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Jeth clutched the arms of his chair, resisting an overwhelming desire to hit the man. He never thought he would encounter someone he despised more than Hammer. Sure, Hammer tortured, manipulated, and killed people, but Jeth had never seen him do those things only for the pleasure of it. It always served a purpose. But there was pleasure in Renford’s eyes now, perverse and twisted. Jeth couldn’t imagine what life had been like for Sierra and Vince, growing up under the care of this man. Even more, he couldn’t imagine how she had turned out so good, so willing to sacrifice herself to save Cora. An ache blossomed in his chest at the thought.

Sierra didn’t respond. She merely continued glaring at Renford, her body as rigid as the metal chair beneath her.

“It is true,” Renford continued, “I do want something from you. I—” He broke off as someone entered the room.

Jeth craned his neck to see Hammer stride in. His stomach dropped, any childish hope he’d had that Dax had been lying about the deal vanishing in an instant.

“Sorry I’m late,” Hammer said, eyeing Sierra and Jeth.

Renford waved him off. “No matter. Your presence isn’t necessary for this.”

Hammer grunted. The annoyed sound of it perked Jeth’s ears. This was an unholy alliance, no doubt, but at least it didn’t seem to be an easy one. “Oh, I think it’s always necessary to protect an investment,” said Hammer. “Especially one as big as this.”

“What are you talking about?” Sierra said, shifting her glare toward Hammer. Jeth felt a momentary wave of awe at her spunk.

Glancing at Renford, Hammer chuckled. “So this is one of yours, is it? I like her already.”

Renford shot him a look sharp enough to cut glass.

Come on, Jeth thought, why don’t you two kill each other right now and save me the trouble?

Hammer stared back at Renford, unfazed.

Renford dropped his gaze to Sierra. “Let me formally introduce you to my new business partner, Hammer Dafoe.”

Sierra kept her eyes focused on Renford. “I know who he is. What I don’t understand is what he’s doing here.”

“Yes, well, in the past few weeks I’ve come to realize that simply selling the Aether Project would be foolish,” said Renford. “Why give up something so valuable for mere money? No. Rather than destroy the ITA, I’ve decided to take their place.” He paused then motioned at Hammer. “Excuse me. We’ve decided to take their place.”

Jeth’s mouth slid open. He closed it at once, teeth clacking. Hammer and Renford taking the place of the ITA? The idea of those two holding that much power was right up there with . . . no . . . he couldn’t imagine anything quite as bad as that. The ITA was guilty of a lot of horrible things, but at least it wasn’t a dictatorship. There was some measure of check and balance and restraint, a public service that, however corrupt, still held the galaxy together. He couldn’t imagine things holding together long under Hammer’s rule.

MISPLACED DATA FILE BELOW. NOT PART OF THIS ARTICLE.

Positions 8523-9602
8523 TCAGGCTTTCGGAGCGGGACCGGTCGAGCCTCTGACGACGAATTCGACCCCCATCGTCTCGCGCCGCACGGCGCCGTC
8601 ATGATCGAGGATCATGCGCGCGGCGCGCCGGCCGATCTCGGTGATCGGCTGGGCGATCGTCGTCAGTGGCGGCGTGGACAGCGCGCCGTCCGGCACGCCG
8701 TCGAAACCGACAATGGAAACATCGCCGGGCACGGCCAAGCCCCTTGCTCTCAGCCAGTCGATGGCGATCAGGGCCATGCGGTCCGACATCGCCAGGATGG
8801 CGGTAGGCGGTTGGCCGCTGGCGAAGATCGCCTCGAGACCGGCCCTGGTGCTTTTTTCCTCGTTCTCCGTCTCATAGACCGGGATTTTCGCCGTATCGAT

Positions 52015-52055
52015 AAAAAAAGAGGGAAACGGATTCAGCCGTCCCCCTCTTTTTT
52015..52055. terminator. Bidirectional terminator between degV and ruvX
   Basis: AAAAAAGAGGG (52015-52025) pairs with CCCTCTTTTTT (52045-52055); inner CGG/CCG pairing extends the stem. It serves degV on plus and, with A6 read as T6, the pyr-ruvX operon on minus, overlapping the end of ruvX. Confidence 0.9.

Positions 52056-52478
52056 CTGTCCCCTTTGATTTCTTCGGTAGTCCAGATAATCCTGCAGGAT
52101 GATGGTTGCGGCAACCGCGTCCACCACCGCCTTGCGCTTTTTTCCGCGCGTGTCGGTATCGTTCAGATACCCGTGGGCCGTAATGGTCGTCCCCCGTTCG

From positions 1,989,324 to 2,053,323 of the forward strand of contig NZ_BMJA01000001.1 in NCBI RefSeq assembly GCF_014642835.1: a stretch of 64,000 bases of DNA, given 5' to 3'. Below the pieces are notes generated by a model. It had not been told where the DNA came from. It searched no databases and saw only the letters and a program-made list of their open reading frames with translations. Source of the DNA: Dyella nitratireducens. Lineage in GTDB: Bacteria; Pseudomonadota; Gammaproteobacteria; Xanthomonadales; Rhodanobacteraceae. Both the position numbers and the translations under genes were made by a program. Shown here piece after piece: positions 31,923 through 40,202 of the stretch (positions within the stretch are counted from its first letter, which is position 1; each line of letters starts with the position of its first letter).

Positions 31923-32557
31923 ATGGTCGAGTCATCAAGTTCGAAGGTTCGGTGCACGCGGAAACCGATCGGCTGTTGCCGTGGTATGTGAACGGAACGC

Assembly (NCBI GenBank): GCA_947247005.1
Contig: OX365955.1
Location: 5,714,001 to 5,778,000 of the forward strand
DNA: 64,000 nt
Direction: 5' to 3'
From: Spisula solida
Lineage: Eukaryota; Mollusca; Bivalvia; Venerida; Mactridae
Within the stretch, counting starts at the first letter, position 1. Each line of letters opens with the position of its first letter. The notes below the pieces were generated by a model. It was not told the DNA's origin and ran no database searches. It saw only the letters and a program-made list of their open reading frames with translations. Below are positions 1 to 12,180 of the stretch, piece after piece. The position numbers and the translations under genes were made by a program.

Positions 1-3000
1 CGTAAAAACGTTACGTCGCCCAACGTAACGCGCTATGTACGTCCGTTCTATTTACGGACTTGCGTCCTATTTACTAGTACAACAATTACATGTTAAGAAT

Sierra raised an eyebrow. “And how do you plan on doing that?”

Hammer folded his arms across his massive chest. “It’s a simple principle of business. Their monopoly on space travel will soon be our monopoly.”

“That’s right,” said Renford, keeping his attention focused on Sierra. “You know as well as I do that the ITA has failed to find an effective cure for the Pyrean sickness, and that it’s just a matter of time before what remains of the Pyreans die off. The only solution is to manufacture a new species for the job through Cora, and with any luck, Lizzie. Both of whom are under my control now. Add in Hammer’s resources and infrastructure and it’s only a matter of time before we can offer the public an alternative to their failing ITA-issued metadrives. There’ll be no saving the metagates, true, but with every ship equipped with its own metaspace navigator, no one will care much.”

That image of Cora as a human battery strapped into a machine swam in Jeth’s mind once again, all the muscles in his body clenching at the horror of it.

Beside him, Sierra visibly tensed. “Cora isn’t technology. She’s a little girl. A human being.”

Hammer coughed. “I thought you said she was smart?”

“Oh, she is,” said Renford. “When she doesn’t let her emotions interfere with her reason.”

“Don’t talk about me as if I’m not here.” Sierra glowered at both men in turn. “And I’m aware that Cora’s DNA isn’t strictly human, but that doesn’t make her anything less.”

“We’re not here to debate Cora Seagrave’s humanity or lack thereof,” Renford said. “Instead we need to discuss her future.”

Jeth scoffed, finding his voice at last. “What future? If you follow the ITA’s agenda, she’s going to die young.”

“Oh, I wouldn’t say that,” said Hammer. “Not once my scientists have had a chance to refine the AGT process.”

At first Jeth wanted to dismiss such an arrogant assertion, but then he remembered how successful Hammer’s scientists had been with stealth technology. Hammer employed people like himself—without scruples, willing to do whatever it took to succeed.

Jeth wanted to scream, wanted to do something rash, but he held back, willing himself to take deep, calming breaths. He knew right now he had to rely on that cool patience his father had taught him when he was learning to shoot. The right moment will come. Wait for it.